Genevieve E. Dempsey
Ethnomusicologist and Musician
Genevieve E. Dempsey is an ethnomusicologist and musician, specializing largely in the musics of Latin America and the Lusophone world. She received her Ph.D. in ethnomusicology from the University of Chicago in 2016. Her ethnographic and archival research has taken her to, among other places, Rio de Janeiro, São Paulo, Belo Horizonte, Lisbon, and Buenos Aires, where she examined music and ritual, race, class, gender, and sexuality. She is the author of a forthcoming article, “Audible Immanence: Music and Myth in Afro-Brazilian Catholicism,” in the Yale Journal of Music and Religion, which explores sound, myth, sacredness, and blackness in Brazil. Her most recent articles, “Queens and Captains: On Gender in Brazilian Congado” and “Gilded Song: Black Festivity in Colonial Brazil,” examine the intersection of history, colonialism, song, and body politics in Afro-Brazilian musico-religious communities. Dempsey has been awarded a number of prestigious fellowships, including grants from the Reed Foundation, American Association of University Women, Fulbright U.S. Student Program, Fundação Calouste Gulbenkian, and the United States Department of Education. Prior to the University of Chicago, she graduated cum laude from the University of Notre Dame with a B.A. in Political Science, Economics, and Latin American Studies.
“The Thunderous Consonance of Drums:” Black Festivity in Colonial Brazil
Afro-Brazilians often lead multi-faith lives, finding harmony in worshiping Catholic saints on one day of the week and African deities on another. Engaging in musico-religious pluralism, Afro-Brazilian worshipers deploy music to mobilize the merging and separating of their sacred rituals. Worshipers participate in musical borrowing and spiritual mixing because they believe each ritual to contribute uniquely to their struggle to build matrices of social, economic, and sacred support vis-à-vis societal exclusion. As economically disadvantaged worshipers of African descent, they deflect social exclusion by crossing and reinforcing musico-religious boundaries. My Hutchins Center book project focuses on the musical and religious intersections between the Afro-Brazilian ritual communities of folk Catholicism (Congado), Umbanda, and Candomblé to examine the interpenetration of the sacred and the social. Drawing on ongoing research in Brazil since 2009, it engages with race, gender, and sexuality in contexts of musico-religious pluralism to contribute to a broader debate in the humanities and social sciences about the interaction between and among ethnography, history, and performance.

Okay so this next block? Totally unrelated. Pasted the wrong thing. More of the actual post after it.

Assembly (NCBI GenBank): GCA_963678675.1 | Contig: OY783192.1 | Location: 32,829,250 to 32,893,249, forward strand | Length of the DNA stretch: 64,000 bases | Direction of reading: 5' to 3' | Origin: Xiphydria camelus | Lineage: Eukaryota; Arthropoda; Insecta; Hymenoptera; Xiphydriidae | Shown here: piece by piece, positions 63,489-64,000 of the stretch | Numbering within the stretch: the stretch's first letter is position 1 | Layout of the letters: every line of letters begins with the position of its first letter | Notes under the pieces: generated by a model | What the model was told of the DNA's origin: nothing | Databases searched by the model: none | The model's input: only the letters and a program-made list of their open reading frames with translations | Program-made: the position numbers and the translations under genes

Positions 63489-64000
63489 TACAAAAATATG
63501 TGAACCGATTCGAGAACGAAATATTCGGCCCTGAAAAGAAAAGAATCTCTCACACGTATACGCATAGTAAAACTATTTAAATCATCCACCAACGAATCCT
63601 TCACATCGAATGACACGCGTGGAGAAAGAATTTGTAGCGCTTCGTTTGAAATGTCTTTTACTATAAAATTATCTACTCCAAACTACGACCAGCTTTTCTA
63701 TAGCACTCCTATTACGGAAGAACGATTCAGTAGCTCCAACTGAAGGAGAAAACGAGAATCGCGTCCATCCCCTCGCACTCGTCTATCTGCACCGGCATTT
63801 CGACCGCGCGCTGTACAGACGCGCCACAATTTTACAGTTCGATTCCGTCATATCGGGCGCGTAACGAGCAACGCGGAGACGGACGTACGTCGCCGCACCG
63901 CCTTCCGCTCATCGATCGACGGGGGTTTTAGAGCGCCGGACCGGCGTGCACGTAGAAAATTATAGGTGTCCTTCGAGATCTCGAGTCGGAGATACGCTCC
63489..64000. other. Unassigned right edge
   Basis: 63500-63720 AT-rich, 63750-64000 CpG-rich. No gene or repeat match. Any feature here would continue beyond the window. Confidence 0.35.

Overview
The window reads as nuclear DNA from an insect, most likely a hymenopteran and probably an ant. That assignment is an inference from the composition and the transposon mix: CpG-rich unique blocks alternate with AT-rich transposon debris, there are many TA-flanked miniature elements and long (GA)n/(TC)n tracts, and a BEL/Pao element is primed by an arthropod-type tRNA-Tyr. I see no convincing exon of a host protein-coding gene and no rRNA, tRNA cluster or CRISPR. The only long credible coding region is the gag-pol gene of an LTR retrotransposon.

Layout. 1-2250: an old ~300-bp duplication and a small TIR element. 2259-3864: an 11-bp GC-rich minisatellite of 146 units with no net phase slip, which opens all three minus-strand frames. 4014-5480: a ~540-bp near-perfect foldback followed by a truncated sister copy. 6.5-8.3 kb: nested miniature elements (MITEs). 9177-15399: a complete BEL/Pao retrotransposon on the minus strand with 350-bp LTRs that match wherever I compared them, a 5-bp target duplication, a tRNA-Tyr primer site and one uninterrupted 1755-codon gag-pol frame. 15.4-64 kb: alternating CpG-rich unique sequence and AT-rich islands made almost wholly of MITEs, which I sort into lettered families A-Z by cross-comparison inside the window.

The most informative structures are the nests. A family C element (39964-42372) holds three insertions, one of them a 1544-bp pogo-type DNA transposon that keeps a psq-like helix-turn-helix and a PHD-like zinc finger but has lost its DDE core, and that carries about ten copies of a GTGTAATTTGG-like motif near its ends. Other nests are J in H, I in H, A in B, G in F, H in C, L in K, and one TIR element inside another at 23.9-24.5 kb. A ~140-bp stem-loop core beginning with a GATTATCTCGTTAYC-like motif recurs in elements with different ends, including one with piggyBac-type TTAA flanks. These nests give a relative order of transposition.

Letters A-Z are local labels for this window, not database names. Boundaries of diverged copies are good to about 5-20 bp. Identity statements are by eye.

Congado refers to the groups of disenfranchised Afro-Brazilian laypeople who have venerated Mary and the saints through musico-religious traditions since the seventeenth century, but who do so in ways that both align with and stand apart from Roman Catholic practices. They perform rituals like mass, but they also perform syncretic, African-derived practices that are not officially recognized by Roman Catholic authorities. Umbanda is a syncretic Brazilian religion founded in the 1920s in Rio de Janeiro as an eclectic mix of Spiritism, folk Catholicism, Afro-Brazilian religions, and Amerindian shamanism. Candomblé is a syncretic Afro-Brazilian religion based upon spirit possession and healing that originated in Bahia in the early nineteenth century. Each musico-religious practice helps believers to confront social, political, and economic difficulties in creative ways. There is no doubt that despite local variants of Congado, Umbanda, and Candomblé across Brazil, Afro-descendants engage in musico-religious pluralism to fulfill an overarching purpose: the struggle for empowerment. My Hutchins Center book project thus symbolizes a unique entry into various disciplines such as ethnomusicology, anthropology, and history by exploring how multi-faith Afro-Brazilians use music and ritual as clarion calls for survival, resiliency, and autonomy.